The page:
And so it begins…

The holiday season.

Many of you have been looking forward to the holidays.  Thoughts of turkeys roasting, pies baking, shopping madness, and time spent with family and friends have you filled with nostalgic happiness.

I normally am a big fan of the holidays.  But I’ve been dreading this particular holiday season for quite some time now.  And now here it is upon us and I’m not sure how I feel.

Last Thanksgiving day, both my beloved uncle and my amazing father were rushed to separate hospitals.  One with a stroke, and the other with tachycardia.  A good chunk of my extended family left the Thanksgiving party for hours to be at the bedside of their loved ones.  We returned later, bedraggled and tear-stained to plates of food that the rest of the family had lovingly saved for us.  Hugs were given freely along with pie.  Both men were admitted to the hospital that night.

And then it all went to hell in a hand-basket from there.  Two of the longest and saddest months of my life.  On Christmas Eve, we gathered to say goodbye to my uncle, who passed away that evening.  Then we dried our tears.  We gathered our emotions and our gifts and made the journey to my father’s hospital where he sat awaiting open heart surgery.  We opened our presents surrounded by medical equipment and nurses.  We tried to make it as festive as possible for Dad.  We spared him the news of my uncle’s passing until after the surgery.

His surgery was scheduled for the day after Christmas.  He never recovered and we spent January watching him weaken.  His organs shut down until he finally passed away just after his birthday.  It was just awful.

Now, the holidays are forcing the memories back to the forefront.  My mother has to face her first Christmas without him…her first wedding anniversary without him…her first New Year without him.

Thanksgiving was the first hurdle.  My aunt, my mother, my cousins, and I smiled and ate pie and put forth a brave face.  But it was tough.  I am so very thankful for my family.  I couldn’t have gotten through it without them, but it was not really a “good” Thanksgiving.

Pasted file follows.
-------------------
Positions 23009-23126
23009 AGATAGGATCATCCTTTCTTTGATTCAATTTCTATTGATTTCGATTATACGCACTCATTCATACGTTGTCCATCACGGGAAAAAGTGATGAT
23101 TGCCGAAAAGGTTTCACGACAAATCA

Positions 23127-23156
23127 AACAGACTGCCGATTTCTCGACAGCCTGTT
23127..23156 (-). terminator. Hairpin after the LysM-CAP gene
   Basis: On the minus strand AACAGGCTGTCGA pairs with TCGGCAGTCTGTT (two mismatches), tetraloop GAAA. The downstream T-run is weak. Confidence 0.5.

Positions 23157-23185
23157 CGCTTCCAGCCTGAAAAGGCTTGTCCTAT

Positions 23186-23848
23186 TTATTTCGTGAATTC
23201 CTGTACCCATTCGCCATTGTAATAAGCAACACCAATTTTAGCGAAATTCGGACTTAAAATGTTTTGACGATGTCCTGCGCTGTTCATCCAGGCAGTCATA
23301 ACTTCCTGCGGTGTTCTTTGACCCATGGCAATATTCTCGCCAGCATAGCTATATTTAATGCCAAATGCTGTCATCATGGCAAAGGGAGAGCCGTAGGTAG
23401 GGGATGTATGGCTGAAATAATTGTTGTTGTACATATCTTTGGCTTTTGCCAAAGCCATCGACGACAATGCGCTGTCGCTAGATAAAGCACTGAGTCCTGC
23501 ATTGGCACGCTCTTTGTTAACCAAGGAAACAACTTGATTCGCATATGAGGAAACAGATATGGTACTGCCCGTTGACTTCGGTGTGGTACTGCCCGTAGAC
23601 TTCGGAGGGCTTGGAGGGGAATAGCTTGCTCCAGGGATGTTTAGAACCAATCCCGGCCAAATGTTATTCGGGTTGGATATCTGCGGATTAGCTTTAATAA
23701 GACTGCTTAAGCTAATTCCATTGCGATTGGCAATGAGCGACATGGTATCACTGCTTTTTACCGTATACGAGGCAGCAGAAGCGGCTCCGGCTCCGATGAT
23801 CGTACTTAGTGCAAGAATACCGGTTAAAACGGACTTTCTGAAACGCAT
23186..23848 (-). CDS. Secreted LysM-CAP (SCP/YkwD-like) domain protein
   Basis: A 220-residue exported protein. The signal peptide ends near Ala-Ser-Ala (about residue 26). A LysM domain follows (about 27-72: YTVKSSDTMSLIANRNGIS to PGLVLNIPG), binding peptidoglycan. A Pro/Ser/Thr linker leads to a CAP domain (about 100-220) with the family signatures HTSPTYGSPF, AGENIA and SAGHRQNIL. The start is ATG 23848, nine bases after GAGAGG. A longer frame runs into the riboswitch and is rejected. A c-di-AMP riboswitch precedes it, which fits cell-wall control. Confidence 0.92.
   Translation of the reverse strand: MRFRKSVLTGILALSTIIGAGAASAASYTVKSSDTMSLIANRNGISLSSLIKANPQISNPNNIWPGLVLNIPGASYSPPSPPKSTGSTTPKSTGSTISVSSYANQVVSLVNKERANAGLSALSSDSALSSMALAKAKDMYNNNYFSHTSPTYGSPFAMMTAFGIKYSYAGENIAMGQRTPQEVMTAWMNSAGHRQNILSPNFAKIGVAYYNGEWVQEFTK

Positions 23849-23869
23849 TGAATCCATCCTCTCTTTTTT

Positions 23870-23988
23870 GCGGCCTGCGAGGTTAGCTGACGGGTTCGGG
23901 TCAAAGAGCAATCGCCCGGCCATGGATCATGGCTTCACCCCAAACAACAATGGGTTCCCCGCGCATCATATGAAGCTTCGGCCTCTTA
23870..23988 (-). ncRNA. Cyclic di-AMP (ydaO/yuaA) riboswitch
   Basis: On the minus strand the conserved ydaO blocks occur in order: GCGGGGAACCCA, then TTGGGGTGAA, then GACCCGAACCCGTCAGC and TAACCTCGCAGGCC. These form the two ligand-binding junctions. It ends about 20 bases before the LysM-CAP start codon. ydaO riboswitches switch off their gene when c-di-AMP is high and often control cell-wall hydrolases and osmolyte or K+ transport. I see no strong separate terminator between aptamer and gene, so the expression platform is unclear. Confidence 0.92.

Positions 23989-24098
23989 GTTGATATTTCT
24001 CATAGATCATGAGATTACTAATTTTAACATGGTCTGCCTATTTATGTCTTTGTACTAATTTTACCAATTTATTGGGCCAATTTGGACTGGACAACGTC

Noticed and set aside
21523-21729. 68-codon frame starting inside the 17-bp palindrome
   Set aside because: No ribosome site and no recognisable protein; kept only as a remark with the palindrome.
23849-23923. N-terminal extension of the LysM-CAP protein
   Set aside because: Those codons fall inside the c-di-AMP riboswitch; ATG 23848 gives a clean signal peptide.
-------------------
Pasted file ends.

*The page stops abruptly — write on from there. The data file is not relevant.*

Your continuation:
How does one find the joy in holidays when the sadness is so entwined with the season?


6 Comments (+add yours?)

  1. BulgingButtons
    Nov 29, 2013 @ 18:31:44

    I’m so sorry for your losses. Holiday time is so charged with emotion, and not all of it is positive. Over time the hurt lessens, and new memories are formed, but the loss is still there. xoxo to you this holiday season.


    • Aimee
      Nov 29, 2013 @ 18:35:40

      Thanks so much…I was doing pretty good until the party yesterday. Too many memories. We thought about bowing out gracefully and just having a small party with my mom, but I thought having family surrounding me would be easier in the long run.


  2. galeweithers
    Nov 29, 2013 @ 20:18:00

    The first holidays without your loved one are always the hardest. My mum died in 2009 and we still miss her terribly at Christmas, on New Year’s Day, on Mother’s Day, on her birthday. Family is everything. Spend quality time with those of you who are left behind and uphold the sweet memories of your dad and uncle every opportunity you get; because time is short. May God comfort you and your family with His amazing love – always.


    • Aimee
      Nov 30, 2013 @ 13:03:00

      Thank you Gale. I know I’ll get through it…I think I’ve psyched myself up into being even more upset than I should. I’m kind of clinging to family right now 🙂


  3. Denise
    Nov 30, 2013 @ 06:03:05

    This, too, is our first holidays without my dad – my mom especially is so very sad. All the rituals they had for 50 years; one day, just gone. Just like that. And it’s my second without my son. Holidays are family time. It’s inevitable to feel the loss of those you loves. These are the scars we bear, and no one gets through life without them. Sometimes I take comfort from others, sometimes it’s just me and my grief. When I can, I remind myself it’s just for now, just for this moment, and I remember to breathe. And I mean that – I take some slow, deep breaths that I imagine going into my heart. It might not take the pain away, but it helps me not resist it so much. As I wrote in my last post – when my heart closes down, it shuts the pain deep inside of it. When my heart is open, it’s not that the pain is gone, it’s that there’s the possibility of something else.

    Peace to you and yours especially now; and I hope all is well with your son.


    • Aimee
      Nov 30, 2013 @ 13:04:38

      You always have such wonderful words, Denise 🙂 Thanks for the well-wishes for my son too. He’s been feeling well, but he goes to see the neurologist this week. Maybe we’ll find out what’s been causing his issues. I’ve been holding my breath–cautiously optimistic.


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